27 May 2021

Classic Pot Roast

Classic Pot Roast - One-Pot Comfort Food Dinner / www.delightfulrepast.com

Why am I blogging about pot roast when everyone else is talking summer dishes? Two reasons.

One: Because, though it's nearly June, many parts of the country/world are still experiencing some cold days that call for traditional comfort food like this Classic Pot Roast.

When you make this satisfying one-pot meal for people, they are transported back to their childhoods when mothers and grandmothers cooked things many people now feel they haven't the time to cook themselves.

Although this recipe takes time, most of it is unattended. There are no tricky techniques, but you'll find that careful browning brings out the fullest flavor of these subtly seasoned simple ingredients.

Two: Another reason for posting this now is the recent social media kerfuffle about a popular food website that had stopped adding beef recipes to the site last year and were now formally announcing it, saying "our shift is solely about sustainability, about not giving airtime to one of the world’s worst climate offenders. We think of this decision as not anti-beef but rather pro-planet."

Well, I don't get involved in the politics of food—and I don't get self-righteous about my food choices or look down on anyone who doesn't feel the same—but I do give consideration to all that putting food on the table involves.

Classic Pot Roast - One-Pot Comfort Food Dinner / www.delightfulrepast.com

Knowing full well that this is a topic that won't win me any popularity contests—from those who for whatever reason aren't into organic, sustainable, etc, to those who are vegan—I'll repeat here something I wrote years ago:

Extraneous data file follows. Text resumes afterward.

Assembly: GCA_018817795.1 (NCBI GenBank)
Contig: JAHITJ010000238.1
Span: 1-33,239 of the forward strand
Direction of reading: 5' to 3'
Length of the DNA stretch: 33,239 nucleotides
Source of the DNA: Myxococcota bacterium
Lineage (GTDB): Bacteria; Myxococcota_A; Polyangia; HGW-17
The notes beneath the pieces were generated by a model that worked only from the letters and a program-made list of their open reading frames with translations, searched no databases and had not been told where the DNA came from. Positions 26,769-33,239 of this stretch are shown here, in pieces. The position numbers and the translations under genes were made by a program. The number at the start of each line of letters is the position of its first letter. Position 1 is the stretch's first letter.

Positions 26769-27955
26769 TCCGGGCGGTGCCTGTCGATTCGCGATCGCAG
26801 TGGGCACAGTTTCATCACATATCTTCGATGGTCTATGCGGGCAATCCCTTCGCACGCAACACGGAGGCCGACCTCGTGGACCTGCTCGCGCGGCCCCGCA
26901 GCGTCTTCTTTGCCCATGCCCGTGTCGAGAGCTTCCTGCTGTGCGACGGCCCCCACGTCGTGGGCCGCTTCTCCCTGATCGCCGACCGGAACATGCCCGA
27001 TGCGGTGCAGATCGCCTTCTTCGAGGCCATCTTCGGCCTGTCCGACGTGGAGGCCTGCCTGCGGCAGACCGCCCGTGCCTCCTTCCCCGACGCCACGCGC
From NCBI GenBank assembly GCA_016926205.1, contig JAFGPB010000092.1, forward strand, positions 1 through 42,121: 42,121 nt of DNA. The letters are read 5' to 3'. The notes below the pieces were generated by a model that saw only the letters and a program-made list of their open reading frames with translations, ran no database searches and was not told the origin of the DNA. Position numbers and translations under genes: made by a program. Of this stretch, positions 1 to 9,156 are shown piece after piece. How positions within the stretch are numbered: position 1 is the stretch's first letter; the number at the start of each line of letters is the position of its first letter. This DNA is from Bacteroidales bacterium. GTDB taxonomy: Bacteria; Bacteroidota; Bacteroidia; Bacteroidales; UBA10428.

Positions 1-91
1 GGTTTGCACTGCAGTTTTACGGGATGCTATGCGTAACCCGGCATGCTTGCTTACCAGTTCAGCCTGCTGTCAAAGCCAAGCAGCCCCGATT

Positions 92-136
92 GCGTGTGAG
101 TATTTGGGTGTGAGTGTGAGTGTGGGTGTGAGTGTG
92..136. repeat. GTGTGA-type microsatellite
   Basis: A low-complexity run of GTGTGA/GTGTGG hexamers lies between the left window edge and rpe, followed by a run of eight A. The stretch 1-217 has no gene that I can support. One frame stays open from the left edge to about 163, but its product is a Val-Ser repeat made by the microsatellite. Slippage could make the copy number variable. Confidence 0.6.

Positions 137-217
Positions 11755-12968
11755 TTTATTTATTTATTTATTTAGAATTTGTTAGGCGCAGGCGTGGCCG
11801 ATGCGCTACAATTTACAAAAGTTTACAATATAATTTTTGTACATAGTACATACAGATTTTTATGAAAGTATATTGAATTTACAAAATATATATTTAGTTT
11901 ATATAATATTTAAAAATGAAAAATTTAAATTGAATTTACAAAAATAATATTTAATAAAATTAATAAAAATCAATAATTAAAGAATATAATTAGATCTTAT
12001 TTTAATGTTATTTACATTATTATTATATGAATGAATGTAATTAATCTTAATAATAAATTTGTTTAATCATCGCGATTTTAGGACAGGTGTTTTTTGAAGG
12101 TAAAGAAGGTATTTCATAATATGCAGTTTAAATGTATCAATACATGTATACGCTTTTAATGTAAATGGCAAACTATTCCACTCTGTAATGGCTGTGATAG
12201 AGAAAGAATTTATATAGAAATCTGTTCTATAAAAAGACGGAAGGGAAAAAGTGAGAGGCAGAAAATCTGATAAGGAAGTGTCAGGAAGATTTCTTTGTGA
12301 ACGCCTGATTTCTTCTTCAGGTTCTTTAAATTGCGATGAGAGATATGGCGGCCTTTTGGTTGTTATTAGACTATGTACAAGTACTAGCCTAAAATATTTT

Though I feel an organic, mostly plant-based diet is more healthful and earth-friendly, I occasionally indulge in a little carefully sourced grass-fed/grass-finished meat from ranches as close to local as possible that practice environmentally friendly agriculture methods and the ethical treatment of animals.

Yes, it is more expensive than conventional supermarket meat, but here are some ways I've found to better afford it:
  • By cutting our meat consumption in half. Most Americans eat more meat than is good for them, so I figure eating the good stuff in smaller portions or less frequently is better for us anyway!
  • I don't buy many "empty calorie" snacks and convenience foods, so more of the grocery budget can go toward whole ingredients.
  • I try very hard not to waste food and have gradually gotten to where I actually waste very little now. And, out of respect for the animals, I make a point to never waste meat.
Anyway ... I'm not here to tell you how or what to eat. You do you, as the saying goes. I'm just here to tell you about what I eat, and how I make it, in case you want to make it too. And if you have me over for dinner, I'm not going to sneer or lecture if you serve me conventional supermarket beef or non-organic imported fruit. You're probably doing other "healthy" or "pro-planet" things that I'm not!